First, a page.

Defy Media recent decision to shut down its business serving ads has left some publishers unpaid, according to publishers and executives familiar with the company's situation.
Sporcle, a popular trivia website that features some 750,000 quizzes on subjects such as movies, religion and sports, has been waiting on some $7,000 from Defy since December, according to Ali Aydar, CEO at Sporcle.
Aydar has emailed the company twice a day for more than a month, he says. "They never returned any phone calls," he says. "It's now June. I'm not expecting that $7,000. It's as good as gone."
Other publishers are owed between several hundred dollars and $40,000, according to a senior executive with direct knowledge of the situation, who says they are unlikely to get the money.
Defy Media's programmatic business had been suffering for some time, losing money at a substantial rate before the company decided to cut its losses, the executive says. After trying to sell the operation, it instead laid off its programmatic team of roughly 10 employees.
"Defy has had programmatic and content library platform divisions as part of our business for a number of years, which included direct relationships with publishers," Defy Media said in a statement to Ad Age. "We suspended those operations while we focus on our owned and operated brands and partner relationships. We have been engaging in conversations directly with many affected publishers regarding payment timelines as part of this process and are taking steps to improve our communications with those impacted."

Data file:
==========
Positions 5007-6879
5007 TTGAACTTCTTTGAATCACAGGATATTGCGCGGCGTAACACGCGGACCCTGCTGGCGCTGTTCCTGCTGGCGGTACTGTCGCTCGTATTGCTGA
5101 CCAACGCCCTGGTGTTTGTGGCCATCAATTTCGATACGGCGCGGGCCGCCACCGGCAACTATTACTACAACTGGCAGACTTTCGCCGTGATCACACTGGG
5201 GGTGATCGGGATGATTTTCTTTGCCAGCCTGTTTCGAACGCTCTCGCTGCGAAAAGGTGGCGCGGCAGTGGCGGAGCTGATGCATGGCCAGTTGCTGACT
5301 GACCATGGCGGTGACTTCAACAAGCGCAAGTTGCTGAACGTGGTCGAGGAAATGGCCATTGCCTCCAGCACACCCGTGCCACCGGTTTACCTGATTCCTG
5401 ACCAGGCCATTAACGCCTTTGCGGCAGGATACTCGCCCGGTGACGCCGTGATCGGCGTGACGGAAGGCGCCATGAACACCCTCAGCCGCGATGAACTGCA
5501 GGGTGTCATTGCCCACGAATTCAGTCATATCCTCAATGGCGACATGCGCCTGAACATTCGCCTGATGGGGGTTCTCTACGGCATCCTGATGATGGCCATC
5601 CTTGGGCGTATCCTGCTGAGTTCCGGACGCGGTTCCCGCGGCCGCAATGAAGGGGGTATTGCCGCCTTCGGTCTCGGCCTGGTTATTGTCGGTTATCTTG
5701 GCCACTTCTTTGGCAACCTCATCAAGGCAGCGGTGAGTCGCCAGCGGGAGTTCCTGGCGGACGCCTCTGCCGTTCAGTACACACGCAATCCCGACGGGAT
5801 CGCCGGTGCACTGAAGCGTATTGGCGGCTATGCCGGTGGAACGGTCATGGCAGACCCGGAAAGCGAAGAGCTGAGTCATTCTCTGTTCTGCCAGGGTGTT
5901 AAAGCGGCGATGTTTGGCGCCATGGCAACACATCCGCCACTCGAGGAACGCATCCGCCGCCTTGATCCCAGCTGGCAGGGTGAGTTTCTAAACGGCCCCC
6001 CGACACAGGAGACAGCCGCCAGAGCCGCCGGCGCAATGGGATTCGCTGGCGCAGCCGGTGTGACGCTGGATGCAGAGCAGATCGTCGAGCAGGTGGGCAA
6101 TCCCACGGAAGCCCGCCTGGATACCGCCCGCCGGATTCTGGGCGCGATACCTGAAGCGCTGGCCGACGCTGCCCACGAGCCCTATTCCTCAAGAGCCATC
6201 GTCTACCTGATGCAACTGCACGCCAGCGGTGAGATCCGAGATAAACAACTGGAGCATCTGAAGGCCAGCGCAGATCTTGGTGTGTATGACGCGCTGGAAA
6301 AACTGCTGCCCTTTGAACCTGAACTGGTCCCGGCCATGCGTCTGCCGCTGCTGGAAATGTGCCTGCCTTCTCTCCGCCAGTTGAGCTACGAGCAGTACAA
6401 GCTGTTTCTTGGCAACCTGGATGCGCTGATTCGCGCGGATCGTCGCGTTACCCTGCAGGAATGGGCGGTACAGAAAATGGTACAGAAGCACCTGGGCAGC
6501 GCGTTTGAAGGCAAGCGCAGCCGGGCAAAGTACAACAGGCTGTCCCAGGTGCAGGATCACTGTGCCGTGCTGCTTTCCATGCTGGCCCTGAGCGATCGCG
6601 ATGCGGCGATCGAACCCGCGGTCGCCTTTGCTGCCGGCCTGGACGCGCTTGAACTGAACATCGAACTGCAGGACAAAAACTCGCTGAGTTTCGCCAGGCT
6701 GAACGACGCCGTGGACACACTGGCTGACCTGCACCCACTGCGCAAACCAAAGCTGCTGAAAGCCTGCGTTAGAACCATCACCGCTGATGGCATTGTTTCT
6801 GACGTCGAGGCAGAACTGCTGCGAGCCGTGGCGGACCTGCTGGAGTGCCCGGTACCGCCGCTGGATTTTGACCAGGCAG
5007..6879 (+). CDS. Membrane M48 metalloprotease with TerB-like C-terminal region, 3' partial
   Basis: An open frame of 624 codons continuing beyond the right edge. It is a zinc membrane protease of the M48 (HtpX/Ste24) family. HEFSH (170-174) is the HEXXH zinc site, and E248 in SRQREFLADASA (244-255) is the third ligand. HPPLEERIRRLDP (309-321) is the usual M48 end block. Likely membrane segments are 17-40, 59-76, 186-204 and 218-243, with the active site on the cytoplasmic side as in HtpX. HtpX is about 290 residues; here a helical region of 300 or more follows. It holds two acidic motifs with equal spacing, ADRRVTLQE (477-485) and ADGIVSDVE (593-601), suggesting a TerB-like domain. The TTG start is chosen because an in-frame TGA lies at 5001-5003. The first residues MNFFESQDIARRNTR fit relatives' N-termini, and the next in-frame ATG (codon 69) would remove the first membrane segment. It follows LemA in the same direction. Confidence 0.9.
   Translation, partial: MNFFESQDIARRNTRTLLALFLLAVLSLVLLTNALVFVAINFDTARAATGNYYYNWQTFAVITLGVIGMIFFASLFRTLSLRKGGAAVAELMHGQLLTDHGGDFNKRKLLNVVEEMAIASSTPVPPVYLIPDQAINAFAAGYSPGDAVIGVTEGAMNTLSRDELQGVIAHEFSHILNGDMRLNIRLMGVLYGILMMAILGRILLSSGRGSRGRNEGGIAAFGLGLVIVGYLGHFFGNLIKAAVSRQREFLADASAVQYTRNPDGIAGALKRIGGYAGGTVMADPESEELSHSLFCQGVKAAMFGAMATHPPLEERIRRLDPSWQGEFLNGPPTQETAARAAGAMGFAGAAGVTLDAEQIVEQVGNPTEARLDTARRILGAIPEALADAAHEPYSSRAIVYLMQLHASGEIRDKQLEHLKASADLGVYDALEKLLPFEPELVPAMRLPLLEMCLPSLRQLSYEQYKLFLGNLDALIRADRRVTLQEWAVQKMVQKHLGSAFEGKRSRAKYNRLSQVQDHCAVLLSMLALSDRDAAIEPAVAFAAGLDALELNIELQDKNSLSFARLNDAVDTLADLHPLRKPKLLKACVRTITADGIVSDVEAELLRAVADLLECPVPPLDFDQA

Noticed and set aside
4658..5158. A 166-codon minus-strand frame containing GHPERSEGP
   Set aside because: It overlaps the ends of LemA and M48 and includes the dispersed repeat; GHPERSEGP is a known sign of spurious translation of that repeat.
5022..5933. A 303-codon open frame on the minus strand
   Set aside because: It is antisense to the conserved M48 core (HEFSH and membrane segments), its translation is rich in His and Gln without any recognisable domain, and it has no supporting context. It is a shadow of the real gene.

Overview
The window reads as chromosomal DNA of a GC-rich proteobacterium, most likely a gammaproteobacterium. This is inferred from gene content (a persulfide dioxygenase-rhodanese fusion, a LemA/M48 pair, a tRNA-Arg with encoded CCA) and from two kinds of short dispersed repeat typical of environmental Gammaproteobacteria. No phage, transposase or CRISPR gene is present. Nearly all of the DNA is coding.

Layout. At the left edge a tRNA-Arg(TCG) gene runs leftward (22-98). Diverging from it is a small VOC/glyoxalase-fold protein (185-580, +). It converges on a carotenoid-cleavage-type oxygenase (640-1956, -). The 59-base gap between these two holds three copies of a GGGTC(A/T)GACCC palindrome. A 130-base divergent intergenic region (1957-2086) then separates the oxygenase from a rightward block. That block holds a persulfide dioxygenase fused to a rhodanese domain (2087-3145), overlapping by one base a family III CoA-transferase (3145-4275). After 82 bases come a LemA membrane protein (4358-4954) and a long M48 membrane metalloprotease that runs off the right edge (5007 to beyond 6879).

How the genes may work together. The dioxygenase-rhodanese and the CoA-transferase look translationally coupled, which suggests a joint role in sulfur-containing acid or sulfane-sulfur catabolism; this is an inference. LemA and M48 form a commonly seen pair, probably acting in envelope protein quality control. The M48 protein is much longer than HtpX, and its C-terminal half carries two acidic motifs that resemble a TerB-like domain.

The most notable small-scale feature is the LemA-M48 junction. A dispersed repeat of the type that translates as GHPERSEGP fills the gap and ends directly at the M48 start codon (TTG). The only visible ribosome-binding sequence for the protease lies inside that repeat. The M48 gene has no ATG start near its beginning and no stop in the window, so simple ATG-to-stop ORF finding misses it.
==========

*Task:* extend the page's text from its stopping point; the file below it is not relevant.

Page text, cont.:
The company is now focusing on its core, digital content creation business. Viacom, Lionsgate, ABS Capital Partners and WMG all have stakes in the company, which employs roughly 150 people and operates Smosh and Clevver News, two popular YouTube channels with roughly 28 million subscribers combined.
Defy's content creation team also makes shows for outfits such as Ubisoft, maker of of the popular video game Assassins Creed, for YouTube. Its properties are show across nearly 20 platforms, including YouTube, Verizon's Go90, Netflix, Comcast's Watchable, AOL, Yahoo, Pluto TV, Viewster, Sky TV, Amazon, Spotify, Xbox and Roku.
"This is the most egregious case of this I've experienced," Aydar says, who adds this is the third time he's been stiffed by a partner such as Defy. "Usually, this results from companies going bankrupt. In this case, we're not talking about a bankruptcy. They are literally using publishers' earnings for their own purposes."
Aydar says it's expensive to file lawsuits in pursuit of the funds, adding that it's usually not worth it unless the amount outsanding is at least in the six digits.
The news comes roughly one month after Videology declared bankruptcy, leaving many publishers unpaid.
Like Videology, news regarding Defy's lack of payments to publishers quickly spread in ad tech circles through social media. In one popular post on Reddit, titled "How much does Defy Media owe you," publishers shared their frustrations over how commonplace it has become to go unpaid.